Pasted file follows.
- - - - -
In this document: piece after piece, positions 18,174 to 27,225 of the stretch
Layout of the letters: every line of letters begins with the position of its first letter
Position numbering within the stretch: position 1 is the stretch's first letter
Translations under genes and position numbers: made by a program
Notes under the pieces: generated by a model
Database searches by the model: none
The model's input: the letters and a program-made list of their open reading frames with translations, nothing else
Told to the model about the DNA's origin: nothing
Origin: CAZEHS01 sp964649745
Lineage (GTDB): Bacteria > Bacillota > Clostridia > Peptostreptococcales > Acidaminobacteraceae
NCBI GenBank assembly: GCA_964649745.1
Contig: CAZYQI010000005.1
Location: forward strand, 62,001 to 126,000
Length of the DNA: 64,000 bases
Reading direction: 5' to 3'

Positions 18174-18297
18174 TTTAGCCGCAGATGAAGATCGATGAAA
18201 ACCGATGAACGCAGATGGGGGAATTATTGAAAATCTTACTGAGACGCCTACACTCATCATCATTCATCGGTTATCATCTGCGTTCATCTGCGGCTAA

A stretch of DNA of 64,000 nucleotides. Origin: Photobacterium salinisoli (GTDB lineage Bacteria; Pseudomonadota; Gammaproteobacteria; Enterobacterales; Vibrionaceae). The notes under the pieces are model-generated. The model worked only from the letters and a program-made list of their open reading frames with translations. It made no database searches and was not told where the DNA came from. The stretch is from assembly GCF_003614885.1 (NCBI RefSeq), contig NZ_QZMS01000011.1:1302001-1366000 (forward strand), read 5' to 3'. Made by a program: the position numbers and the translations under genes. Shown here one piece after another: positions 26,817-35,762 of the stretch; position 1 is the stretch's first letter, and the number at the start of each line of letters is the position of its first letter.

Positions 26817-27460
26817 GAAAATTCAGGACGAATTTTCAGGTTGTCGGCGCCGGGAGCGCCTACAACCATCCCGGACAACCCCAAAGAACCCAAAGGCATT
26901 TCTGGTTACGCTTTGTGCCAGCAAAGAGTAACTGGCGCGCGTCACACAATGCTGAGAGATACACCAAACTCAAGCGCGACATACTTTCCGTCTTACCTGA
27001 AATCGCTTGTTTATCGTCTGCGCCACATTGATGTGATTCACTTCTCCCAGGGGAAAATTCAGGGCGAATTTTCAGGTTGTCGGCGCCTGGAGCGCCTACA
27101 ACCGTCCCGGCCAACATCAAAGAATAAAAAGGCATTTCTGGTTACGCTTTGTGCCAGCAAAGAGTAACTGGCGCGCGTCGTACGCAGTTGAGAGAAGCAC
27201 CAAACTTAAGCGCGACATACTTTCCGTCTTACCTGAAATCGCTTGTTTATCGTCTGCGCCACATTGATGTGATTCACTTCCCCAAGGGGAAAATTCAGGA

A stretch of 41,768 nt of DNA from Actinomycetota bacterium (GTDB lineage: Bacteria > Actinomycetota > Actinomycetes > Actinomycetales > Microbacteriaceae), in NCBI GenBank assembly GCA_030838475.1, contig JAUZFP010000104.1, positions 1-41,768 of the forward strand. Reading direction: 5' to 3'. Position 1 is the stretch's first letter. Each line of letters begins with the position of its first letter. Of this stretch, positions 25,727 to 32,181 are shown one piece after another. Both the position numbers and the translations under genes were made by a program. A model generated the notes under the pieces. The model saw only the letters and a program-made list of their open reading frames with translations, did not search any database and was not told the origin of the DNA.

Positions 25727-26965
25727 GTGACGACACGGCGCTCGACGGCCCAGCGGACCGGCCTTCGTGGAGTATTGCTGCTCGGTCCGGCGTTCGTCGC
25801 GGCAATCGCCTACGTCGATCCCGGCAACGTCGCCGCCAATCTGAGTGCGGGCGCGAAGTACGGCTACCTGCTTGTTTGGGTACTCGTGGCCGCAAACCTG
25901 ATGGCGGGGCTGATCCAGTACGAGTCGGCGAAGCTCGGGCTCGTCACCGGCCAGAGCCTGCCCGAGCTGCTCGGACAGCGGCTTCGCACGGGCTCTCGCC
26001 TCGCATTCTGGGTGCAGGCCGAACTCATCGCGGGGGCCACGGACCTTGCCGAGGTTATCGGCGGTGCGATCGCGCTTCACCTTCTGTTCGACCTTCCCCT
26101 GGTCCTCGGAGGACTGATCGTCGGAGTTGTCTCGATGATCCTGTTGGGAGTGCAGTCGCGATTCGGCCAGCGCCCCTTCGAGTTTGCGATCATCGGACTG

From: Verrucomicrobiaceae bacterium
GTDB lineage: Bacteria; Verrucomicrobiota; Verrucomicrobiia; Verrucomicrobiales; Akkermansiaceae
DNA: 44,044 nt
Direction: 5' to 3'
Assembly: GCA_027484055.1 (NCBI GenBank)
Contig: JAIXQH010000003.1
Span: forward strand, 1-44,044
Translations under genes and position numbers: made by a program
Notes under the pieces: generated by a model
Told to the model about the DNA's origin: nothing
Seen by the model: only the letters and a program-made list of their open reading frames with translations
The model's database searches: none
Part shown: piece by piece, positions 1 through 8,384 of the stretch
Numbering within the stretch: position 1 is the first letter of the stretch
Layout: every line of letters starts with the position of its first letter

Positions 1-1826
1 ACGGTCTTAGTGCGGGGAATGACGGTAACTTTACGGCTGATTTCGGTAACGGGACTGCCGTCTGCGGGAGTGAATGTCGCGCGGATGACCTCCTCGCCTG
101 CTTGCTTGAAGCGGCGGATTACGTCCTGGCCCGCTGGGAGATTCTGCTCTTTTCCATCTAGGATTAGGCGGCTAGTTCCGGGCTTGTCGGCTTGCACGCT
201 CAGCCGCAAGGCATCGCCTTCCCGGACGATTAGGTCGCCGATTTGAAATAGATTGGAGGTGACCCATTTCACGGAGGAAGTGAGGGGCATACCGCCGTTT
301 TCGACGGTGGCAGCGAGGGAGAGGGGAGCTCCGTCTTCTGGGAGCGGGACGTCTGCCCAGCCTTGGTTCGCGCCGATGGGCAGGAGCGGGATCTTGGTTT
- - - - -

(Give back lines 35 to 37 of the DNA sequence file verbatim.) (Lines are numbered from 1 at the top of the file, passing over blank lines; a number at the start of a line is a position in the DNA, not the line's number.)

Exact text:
DNA: 44,044 nt
Direction: 5' to 3'
Assembly: GCA_027484055.1 (NCBI GenBank)